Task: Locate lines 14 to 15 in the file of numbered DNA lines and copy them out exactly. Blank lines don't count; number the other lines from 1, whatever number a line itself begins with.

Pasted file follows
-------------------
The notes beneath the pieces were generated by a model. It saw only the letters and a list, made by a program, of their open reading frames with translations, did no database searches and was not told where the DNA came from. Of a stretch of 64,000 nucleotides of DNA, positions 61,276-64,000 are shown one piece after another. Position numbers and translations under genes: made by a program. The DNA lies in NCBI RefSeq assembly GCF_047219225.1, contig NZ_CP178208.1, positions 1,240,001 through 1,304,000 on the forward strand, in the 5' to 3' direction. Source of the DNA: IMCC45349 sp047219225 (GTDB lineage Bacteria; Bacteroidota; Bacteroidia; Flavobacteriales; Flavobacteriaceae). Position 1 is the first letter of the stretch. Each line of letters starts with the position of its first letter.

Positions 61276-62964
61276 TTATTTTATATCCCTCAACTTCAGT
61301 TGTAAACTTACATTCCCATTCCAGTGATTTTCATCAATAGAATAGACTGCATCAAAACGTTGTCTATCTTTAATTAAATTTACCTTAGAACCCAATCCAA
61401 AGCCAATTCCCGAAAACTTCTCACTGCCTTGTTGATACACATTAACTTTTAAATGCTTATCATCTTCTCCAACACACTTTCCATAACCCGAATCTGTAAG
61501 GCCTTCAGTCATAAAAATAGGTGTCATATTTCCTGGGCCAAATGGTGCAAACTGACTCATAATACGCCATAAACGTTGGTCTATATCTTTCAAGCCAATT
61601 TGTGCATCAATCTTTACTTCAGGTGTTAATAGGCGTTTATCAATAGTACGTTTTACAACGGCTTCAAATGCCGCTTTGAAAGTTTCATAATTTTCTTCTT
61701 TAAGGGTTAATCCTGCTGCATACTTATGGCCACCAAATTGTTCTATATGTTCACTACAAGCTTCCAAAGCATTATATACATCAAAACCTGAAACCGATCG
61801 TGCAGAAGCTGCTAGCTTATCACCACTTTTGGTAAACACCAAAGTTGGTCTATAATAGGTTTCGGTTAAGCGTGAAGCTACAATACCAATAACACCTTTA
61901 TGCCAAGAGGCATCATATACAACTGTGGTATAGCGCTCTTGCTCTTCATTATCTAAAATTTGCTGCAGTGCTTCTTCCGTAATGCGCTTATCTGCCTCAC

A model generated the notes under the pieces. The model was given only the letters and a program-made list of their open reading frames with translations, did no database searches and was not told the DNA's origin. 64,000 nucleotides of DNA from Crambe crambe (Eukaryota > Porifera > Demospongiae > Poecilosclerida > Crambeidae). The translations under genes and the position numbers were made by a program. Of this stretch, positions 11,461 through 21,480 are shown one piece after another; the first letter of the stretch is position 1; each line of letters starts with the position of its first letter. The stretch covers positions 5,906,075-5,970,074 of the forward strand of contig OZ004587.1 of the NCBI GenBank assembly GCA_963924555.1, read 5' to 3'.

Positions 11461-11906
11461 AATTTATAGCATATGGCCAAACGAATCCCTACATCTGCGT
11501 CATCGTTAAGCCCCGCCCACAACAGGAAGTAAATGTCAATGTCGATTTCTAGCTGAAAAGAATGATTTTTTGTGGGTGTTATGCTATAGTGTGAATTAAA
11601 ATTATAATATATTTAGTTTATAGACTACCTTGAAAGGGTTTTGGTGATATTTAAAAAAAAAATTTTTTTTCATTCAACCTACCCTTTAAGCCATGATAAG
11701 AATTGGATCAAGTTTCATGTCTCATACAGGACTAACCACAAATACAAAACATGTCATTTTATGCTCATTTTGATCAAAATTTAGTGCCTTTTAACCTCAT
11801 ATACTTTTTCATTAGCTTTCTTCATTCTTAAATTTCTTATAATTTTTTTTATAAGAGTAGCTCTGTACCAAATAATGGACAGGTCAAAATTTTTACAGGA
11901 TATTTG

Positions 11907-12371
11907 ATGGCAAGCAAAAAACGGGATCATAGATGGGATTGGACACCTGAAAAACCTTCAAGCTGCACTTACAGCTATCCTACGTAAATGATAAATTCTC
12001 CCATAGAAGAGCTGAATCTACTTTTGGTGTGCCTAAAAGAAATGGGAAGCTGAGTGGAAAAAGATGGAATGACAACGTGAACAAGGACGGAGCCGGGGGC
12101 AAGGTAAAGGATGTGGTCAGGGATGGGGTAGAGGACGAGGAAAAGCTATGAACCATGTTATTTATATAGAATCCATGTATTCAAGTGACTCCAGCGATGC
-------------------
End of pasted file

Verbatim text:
11501 CATCGTTAAGCCCCGCCCACAACAGGAAGTAAATGTCAATGTCGATTTCTAGCTGAAAAGAATGATTTTTTGTGGGTGTTATGCTATAGTGTGAATTAAA
11601 ATTATAATATATTTAGTTTATAGACTACCTTGAAAGGGTTTTGGTGATATTTAAAAAAAAAATTTTTTTTCATTCAACCTACCCTTTAAGCCATGATAAG